Publication Date

Fall 2022

Degree Type


Degree Name

Master of Science (MS)


Meteorology and Climate Science


Sen Chiao

Subject Areas

Meteorology, Climate change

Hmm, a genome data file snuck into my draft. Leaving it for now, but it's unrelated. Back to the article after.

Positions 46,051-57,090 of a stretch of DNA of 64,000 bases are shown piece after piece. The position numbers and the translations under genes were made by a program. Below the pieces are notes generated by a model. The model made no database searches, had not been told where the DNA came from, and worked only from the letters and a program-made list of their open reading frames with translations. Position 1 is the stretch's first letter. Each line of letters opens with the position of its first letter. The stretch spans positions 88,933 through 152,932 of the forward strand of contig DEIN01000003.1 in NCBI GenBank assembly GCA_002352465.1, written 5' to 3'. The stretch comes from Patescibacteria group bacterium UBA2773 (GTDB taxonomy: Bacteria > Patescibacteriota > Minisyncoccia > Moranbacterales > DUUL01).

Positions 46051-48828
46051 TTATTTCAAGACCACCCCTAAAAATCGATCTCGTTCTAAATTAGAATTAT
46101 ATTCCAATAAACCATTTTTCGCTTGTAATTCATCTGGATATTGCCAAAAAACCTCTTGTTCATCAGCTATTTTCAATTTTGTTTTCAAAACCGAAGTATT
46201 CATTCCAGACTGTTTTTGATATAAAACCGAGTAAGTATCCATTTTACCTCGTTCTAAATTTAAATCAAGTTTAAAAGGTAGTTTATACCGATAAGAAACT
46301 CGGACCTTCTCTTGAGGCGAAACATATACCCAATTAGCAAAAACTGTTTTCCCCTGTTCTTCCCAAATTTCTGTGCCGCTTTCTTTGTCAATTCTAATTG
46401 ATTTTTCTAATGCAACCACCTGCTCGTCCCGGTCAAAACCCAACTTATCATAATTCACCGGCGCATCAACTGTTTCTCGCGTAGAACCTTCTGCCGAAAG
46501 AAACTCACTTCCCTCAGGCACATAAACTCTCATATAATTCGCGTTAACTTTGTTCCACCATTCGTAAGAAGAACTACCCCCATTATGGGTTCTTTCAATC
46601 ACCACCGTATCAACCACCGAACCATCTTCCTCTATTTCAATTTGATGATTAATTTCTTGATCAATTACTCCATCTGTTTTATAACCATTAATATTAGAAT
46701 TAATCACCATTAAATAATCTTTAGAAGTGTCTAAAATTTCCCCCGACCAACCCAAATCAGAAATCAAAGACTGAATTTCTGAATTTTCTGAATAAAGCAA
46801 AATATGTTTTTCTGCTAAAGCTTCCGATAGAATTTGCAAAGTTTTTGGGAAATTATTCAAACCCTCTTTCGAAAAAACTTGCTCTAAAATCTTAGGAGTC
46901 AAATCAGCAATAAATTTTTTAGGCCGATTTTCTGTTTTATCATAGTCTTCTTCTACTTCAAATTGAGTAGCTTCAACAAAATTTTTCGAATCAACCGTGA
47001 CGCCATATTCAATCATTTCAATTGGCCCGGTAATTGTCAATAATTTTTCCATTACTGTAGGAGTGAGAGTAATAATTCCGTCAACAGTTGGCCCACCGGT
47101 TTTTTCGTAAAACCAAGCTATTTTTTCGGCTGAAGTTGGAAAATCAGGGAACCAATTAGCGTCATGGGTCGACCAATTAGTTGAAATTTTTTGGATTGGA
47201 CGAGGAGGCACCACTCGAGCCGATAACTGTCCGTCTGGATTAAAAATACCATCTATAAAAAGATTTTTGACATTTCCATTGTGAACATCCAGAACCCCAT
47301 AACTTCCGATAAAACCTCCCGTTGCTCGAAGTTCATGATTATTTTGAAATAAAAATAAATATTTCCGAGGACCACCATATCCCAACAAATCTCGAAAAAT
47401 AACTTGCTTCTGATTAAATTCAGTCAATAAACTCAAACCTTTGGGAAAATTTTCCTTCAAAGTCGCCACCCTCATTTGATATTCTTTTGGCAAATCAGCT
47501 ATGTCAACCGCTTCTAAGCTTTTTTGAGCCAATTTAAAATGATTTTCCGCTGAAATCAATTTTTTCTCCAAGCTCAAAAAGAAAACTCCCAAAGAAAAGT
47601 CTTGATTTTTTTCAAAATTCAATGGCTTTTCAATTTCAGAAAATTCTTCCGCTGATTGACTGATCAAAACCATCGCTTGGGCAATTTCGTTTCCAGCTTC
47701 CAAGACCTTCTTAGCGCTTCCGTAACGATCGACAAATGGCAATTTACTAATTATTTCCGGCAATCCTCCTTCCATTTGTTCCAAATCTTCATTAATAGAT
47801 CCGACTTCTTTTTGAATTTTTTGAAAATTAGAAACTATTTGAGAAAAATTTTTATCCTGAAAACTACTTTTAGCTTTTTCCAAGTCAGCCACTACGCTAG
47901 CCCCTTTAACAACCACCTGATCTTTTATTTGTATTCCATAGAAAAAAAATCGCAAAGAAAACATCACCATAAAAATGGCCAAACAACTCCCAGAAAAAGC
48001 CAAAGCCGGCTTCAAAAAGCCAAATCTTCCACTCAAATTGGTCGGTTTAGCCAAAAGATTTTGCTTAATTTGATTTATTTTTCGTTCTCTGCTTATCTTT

This study evaluates the relationship between tropical cyclone (TC) genesis, also known as tropical cyclogenesis, and precipitation in forecasts produced by the Basin-scale Hurricane Weather Research and Forecasting (HWRF-B) model. Pre-TC (PTC) forecasts from HWRF-B were produced during the 2017-2020 hurricane seasons in the North Atlantic and eastern North Pacific. In PTC forecasts, various precipitation characteristics, including rate, and coverage, were compared for different forecast outcomes of signal detection: hits, misses, false alarms, and correct rejections. Moreover, differences in radar reflectivity, mid-tropospheric moisture, and vertical wind shear (VWS) were studied and compared for developing (i.e., underwent cyclogenesis) and non-developing PTCs. In particular, we focused on comparisons between hits and false alarms (i.e., developing PTC forecasts), as well as between misses and correct negatives (i.e., non-developing PTC forecasts), to distinguish one forecast outcome from the other. In other words, the goal is to determine if developing and non-developing PTC forecasts are accurate based on precipitation, moisture, and wind shear. The result from this study indicates that the developing cases had greater maximum precipitation rates as well as a larger area coverage of higher precipitation rates at most lead/lag times. Further, VWS results revealed that non-developing disturbances also experienced weak upper-level flow. Together, these results indicate that thermodynamic properties play an important role in determining the evolution of disturbances in the North Atlantic basin.